Blended Learning: Combining Face-to-Face and Online Education

Technology-enabled Collaboration

Cisco has used blended learning model successfully for years to deliver its Networking Academy curriculum to 4.25 million people in 165 countries. The Cisco Networking Academy is just one of many programs using a blended leaning model today. Here we have talked about some of the prominent applications/technologies and programs that are transforming education system:

NetAcad Advantage: Cisco’s NetAcad Advantage utilizes a blended learning model that combines face-to-face teaching with engaging online content and hands-on learning activities to help students prepare for industry-standard certifications, entry-level and advanced careers, and higher education in engineering, computer science, information systems, and related fields.

This blended learning model uses several innovative technologies, including:

  • Cisco Packet Tracer
  • Cisco Passport21 to Entrepreneurship
  • Cisco Aspire
  • Social media tools, like Facebook, Twitter, LinkedIn

Moodle: Moodle  allows students to work online from home. Assignments, quizzes, homework and even video lessons are available on this platform.

Course Builder: Google’s open source builder application Course Builder gives schools the ability to take the technology and structure of an MOOC with online video lectures and virtual assignments and apply it to the rigorous curriculum of traditional classes. This technology allows schools to develop and distribute courses in-house, giving them greater control over how the classes are operated.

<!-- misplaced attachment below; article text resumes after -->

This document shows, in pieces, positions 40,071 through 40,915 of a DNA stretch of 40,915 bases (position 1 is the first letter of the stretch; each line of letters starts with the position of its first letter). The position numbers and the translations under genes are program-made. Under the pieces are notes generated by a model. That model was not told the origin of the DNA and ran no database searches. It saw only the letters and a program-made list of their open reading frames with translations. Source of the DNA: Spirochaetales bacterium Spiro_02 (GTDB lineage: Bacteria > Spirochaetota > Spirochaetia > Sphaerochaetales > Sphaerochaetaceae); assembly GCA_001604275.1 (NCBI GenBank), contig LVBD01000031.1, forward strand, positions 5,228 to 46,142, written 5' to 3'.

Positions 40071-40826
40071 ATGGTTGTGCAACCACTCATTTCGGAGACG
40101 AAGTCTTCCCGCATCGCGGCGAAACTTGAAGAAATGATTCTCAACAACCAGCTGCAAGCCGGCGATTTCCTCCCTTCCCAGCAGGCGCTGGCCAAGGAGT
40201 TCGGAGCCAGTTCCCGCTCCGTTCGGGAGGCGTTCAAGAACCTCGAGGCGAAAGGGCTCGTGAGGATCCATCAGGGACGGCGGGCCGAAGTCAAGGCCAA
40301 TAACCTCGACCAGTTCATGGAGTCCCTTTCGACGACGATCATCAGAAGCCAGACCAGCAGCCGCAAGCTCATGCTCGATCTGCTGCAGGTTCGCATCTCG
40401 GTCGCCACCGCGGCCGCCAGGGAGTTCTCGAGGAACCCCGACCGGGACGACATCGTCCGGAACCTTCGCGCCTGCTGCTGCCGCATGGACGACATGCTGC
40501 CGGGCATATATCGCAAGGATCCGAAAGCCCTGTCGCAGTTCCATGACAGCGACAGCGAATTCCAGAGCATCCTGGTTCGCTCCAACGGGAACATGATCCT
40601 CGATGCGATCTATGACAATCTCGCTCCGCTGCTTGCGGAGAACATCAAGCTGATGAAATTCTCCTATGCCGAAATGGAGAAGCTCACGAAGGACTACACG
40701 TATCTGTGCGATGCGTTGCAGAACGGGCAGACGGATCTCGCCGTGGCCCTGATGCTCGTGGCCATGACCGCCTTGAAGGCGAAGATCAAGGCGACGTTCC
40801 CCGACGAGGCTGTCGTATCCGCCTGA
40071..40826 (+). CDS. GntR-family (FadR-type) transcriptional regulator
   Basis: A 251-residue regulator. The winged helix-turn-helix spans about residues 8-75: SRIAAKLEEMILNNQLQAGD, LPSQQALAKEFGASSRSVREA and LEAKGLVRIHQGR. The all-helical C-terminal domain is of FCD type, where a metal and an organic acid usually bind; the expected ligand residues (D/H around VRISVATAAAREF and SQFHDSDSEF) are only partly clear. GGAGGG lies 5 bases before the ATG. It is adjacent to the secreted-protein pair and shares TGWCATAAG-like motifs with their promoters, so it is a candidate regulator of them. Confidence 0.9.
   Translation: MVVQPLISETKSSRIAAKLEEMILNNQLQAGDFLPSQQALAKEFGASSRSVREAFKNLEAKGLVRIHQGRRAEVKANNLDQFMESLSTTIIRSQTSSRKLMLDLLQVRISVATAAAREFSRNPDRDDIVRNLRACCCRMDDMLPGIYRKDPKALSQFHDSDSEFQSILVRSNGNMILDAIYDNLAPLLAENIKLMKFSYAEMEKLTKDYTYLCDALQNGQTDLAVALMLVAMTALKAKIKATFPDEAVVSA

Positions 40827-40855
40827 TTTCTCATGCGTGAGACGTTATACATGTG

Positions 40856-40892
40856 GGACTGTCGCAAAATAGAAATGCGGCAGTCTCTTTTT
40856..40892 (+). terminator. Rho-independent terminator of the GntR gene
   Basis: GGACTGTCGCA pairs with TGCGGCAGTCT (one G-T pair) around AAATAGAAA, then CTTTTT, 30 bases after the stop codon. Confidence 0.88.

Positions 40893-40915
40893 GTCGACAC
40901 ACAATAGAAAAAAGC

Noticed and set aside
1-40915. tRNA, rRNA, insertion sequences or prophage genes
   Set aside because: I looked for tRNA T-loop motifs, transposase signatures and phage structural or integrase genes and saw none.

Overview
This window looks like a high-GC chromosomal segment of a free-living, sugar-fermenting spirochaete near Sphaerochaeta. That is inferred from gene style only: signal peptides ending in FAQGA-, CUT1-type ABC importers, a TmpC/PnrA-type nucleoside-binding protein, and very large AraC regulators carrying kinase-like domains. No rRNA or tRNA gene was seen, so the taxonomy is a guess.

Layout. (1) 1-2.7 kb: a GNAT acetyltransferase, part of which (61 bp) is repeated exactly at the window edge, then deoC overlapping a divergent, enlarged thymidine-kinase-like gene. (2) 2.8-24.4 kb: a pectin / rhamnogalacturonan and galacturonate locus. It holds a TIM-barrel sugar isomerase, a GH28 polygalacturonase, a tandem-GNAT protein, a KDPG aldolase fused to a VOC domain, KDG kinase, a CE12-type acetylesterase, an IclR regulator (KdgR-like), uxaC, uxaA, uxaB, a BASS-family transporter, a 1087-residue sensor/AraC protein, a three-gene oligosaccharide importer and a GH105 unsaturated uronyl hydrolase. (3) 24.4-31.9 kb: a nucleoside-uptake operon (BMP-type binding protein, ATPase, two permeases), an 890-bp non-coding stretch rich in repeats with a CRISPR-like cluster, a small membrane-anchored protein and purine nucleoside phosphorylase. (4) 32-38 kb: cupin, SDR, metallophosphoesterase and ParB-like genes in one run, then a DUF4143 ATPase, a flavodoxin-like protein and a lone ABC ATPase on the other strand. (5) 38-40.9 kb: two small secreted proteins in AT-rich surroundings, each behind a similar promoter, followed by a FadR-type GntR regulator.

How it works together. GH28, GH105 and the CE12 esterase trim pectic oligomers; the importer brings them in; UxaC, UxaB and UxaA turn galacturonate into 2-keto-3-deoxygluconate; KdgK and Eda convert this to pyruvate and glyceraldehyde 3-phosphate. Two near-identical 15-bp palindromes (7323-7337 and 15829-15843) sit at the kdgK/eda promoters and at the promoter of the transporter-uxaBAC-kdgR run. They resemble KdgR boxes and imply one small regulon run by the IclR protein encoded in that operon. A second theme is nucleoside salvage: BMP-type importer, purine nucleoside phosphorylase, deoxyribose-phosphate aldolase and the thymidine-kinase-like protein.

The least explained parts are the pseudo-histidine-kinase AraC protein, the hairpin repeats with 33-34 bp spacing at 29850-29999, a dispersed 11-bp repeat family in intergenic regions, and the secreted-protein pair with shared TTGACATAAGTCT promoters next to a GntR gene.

Coursera: Coursera, has partnered with several US-based schools of education and other institutions and museums to bring free professional development courses to teachers via the web. The courses will follow the same format as other MOOCs on Coursera and will adopt the startup’s peer-grading approach. For example, teachers could write a lesson plan or videotape themselves teaching and then receive feedback from other members of the course.

Teachers, educators and even parents can take the new courses for free but, as with other Coursera classes, they can pay $30 to $100 for the “Signature Track” option, in which their identity is verified and they receive a certificate at the end of the course.

Slowly, Coursera’s is moving into blended learning space in alliance with leading educational institutions. Some of them are:

  • University of Washington intends to make its classes available on Coursera for credit. If implemented, the classes would available for a fee, and they would likely only be an option for students already enrolled at the university.
  • Antioch University also began a similar program that makes select Coursera courses available for credit to their students
  • The American Council on Education (ACE) has begun working with Coursera to evaluate credit equivalency for the courses offered on the Coursera website. This would open up the possibility of earning college credit accepted by over 1,000 US colleges and universities by taking select Coursera classes.

edX: edX has partnered with two Massachusetts community colleges to apply online learning to the traditional college experience. With funding provided by The Gates Foundation, this partnership will act as an experiment for blended courses that integrate the MOOC format of watching video lectures and participating in interactive online assignments with traditional classroom discussions.

In addition to this community college experiment, edX has expanded its course offerings by partnering with the University of Texas System (UT), a group of nine universities and six health institutes.

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